understanding impositions



understanding impositions
Printing presses print an entire set of pages on a single
large sheet of paper to make the most efficient use of
the paper and to shorten the time required for printing
a large number of different pages. Imposition is the
process of arranging the individual pages on the sheet
of paper so that after they are printed, folded and
trimmed, the resulting pages will back up correctly and
be in the proper order. The order in which the pages
are placed on the large sheet of paper is referred to as
printers spreads, as opposed to readers spreads,
which is the order in which the pages will be read. The
pages are arranged on a large sheet called a flat,
which is then used to produce the plates. Two forms
are printed back to back on a press sheet. That sheet
is then folded into a signature. Depending on the size
of the page and the size of the paper, signatures are
usually 4-, 8-, or 16-pages. The signatures are
combined, either by nesting signatures inside each
other or stacking one on top of the other, which are
then bound to create the publication.
In order to set up your pages
correctly, the first step is to create
a dummy. A dummy is a folded
representation of the finished job.
To prepare a dummy, fold sheets
of paper to obtain the desired
number and size of pages, then
number them. The odd numbers are always on the right-hand side and the even numbers
on the left. Most printers work in 16-page signatures, so the first spread would be pages
16 and 1. It is important to know which page numbers are on which side of the sheet, so if
you wish to print color on some pages, you could save money by printing the color only on the pages that are
on one side of the sheet.
If the cover of a 16-page publication is to be printed in the same stock as the rest of the publication, it is called
a self-cover. The first page will be the outside front cover (OFC), page 2 will be the inside front cover (IFC),
page 15 will be the inside back cover (IBC) and page 16 will be the outside back cover (OBC). If the cover is to
be printed separately using a heavier stock, then it will be treated as a four-page section. Printing the cover
separately makes it 16 pages for the inside and 4 for the cover, making it a 20-page publication.
In addition to placing the pages in the correct position and order, imposition
has to compensate for the behavior of the paper when it's folded. The more
pages there are in a publication, the more that the inner pages move out from
the binding edge compared to the outer pages. The moving out of the inner
pages is known as creep. To compensate for the creep, the pages are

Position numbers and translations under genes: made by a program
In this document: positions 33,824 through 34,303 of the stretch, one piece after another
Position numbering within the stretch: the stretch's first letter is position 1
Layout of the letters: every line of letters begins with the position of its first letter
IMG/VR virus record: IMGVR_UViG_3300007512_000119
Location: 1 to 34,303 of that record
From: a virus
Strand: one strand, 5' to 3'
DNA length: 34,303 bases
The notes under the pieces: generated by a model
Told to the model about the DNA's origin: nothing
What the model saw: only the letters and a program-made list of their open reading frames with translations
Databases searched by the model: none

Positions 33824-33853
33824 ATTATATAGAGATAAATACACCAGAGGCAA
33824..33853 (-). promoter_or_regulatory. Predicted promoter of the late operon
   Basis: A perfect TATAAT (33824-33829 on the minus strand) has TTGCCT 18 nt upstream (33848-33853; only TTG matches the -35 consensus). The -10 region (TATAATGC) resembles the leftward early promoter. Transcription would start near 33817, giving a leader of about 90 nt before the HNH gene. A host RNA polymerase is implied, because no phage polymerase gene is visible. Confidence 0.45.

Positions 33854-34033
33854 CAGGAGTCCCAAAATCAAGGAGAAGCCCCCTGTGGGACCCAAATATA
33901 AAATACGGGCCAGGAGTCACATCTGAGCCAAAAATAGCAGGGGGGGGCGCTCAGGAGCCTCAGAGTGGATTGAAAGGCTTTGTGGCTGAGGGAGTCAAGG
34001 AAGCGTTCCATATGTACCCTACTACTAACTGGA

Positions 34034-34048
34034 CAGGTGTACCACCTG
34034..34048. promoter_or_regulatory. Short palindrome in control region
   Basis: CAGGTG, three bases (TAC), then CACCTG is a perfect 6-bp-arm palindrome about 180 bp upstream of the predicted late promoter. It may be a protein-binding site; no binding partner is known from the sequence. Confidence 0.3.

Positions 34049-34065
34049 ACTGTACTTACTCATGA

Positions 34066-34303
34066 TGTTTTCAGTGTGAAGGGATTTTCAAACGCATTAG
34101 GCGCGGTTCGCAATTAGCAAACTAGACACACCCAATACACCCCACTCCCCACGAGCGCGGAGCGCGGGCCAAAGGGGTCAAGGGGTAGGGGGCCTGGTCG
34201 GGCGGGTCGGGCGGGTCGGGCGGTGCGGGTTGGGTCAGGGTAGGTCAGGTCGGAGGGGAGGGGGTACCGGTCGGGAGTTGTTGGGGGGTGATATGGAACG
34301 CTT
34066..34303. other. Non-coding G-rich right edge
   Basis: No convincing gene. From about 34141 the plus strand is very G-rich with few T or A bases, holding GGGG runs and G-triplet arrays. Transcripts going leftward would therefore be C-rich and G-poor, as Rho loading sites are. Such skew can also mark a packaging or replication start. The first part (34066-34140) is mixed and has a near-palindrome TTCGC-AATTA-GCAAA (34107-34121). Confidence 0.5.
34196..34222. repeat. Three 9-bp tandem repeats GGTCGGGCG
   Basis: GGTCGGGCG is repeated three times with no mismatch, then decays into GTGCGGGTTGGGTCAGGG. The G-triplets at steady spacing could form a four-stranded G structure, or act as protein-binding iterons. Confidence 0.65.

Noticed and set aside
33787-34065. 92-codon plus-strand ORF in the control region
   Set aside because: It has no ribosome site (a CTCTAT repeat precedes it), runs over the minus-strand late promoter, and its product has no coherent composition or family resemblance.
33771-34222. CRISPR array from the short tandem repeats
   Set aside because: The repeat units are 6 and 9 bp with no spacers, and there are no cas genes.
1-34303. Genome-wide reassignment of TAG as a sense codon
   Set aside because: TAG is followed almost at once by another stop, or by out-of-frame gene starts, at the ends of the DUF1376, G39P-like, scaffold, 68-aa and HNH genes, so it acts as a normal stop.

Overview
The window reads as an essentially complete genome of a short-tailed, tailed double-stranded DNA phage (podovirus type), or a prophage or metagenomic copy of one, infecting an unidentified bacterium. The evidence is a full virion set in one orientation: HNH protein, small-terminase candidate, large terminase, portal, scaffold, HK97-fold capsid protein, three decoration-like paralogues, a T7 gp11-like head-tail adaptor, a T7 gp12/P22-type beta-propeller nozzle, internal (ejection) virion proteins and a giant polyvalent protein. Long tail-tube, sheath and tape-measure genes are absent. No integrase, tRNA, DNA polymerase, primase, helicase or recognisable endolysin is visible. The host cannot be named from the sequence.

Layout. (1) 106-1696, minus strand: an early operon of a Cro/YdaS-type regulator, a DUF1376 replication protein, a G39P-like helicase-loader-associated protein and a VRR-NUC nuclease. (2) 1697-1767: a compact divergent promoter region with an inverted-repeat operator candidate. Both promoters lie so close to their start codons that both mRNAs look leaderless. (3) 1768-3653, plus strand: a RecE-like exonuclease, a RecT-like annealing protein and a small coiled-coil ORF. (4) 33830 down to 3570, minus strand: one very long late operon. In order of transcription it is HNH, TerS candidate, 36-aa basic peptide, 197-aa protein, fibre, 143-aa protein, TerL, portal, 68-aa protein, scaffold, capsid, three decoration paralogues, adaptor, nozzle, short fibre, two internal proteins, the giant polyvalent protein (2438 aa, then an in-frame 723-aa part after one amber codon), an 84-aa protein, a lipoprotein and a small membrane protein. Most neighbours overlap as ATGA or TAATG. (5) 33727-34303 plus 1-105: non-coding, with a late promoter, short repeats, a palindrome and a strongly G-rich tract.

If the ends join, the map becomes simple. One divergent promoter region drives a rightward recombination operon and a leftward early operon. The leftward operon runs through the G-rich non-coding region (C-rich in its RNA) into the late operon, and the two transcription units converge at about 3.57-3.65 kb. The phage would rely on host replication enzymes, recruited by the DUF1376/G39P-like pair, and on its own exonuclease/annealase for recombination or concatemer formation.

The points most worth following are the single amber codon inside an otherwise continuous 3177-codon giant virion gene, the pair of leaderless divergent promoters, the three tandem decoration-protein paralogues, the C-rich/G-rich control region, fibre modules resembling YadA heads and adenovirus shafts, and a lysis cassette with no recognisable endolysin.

shingled, which is the process by which the inner margin or gutter is
increased on the pages working from the inside of the book to the outside. The
gutter gets successively wider page by page. The outside page has the widest
gutter and the inside page has the narrowest gutter. Increasing the gutter
moves the printed area closer to the outside margin. When the pages are
trimmed flush, the printed copy appears to cover the same portion of each
Binding is the process of gathering folded signatures and assembling them. Nested signatures are either left
loose, like newspapers, or stapled or saddle-stitched, like magazines. Stacked signatures are usually stitched
individually into the spine of the book. In perfect binding, the signatures are collated, ground off at the spine
of the book, and then bound with glue so that each page is individually glued to the spine. The final step for
stacked or nested signatures is to trim the three outside edges of the page.
The direction of a sheet of paper as it goes through the printing press can affect the layout. The gripper edge
is the side of the paper that the press "grabs" in order to pull it through the press. The gripper area differs in
width for various sizes and types of presses, but is usually 3/8" to 1/2" deep. It is not possible to print anything
in the gripper area so this must be taken into consideration when planning the sheet size. Opposite the gripper
edge is the leave edge, and the left side of the sheet as it passes through the press is called the lay edge.
Work-and-Turn and Work-and-Tumble
Work-and-turn is a technique enabling the use of just one plate. The copy for the pages on one side of a full
sheet is put on one half of the plate and the copy for the pages on the other side of the sheet appears on the
other half of the plate. The sheet is printed, and then rotated 180° as well as turned over and printed again on
the other side. After printing, the sheets are cut in half to yield a double quantity of sheets. If 1,000 sheets were
required for the job, only 500 pieces of paper would be required for the run. The gripper edge remains the
Work-and-tumble works the same as work-and-turn except the paper is flipped head over heels, and the
gripper edge changes ends.
The work-and-turn and the work-and-tumble options are economical for several reasons. Using only one plate
saves both materials and time. For smaller jobs, step-and-repeat (duplicating) can be used to print two-up in
one pass through the press to save press time.
Imposition was traditionally created manually, by stripping the negatives for each page onto flats. Today, it can
be created electronically using special imposition software and large format imagesetters and platesetters.

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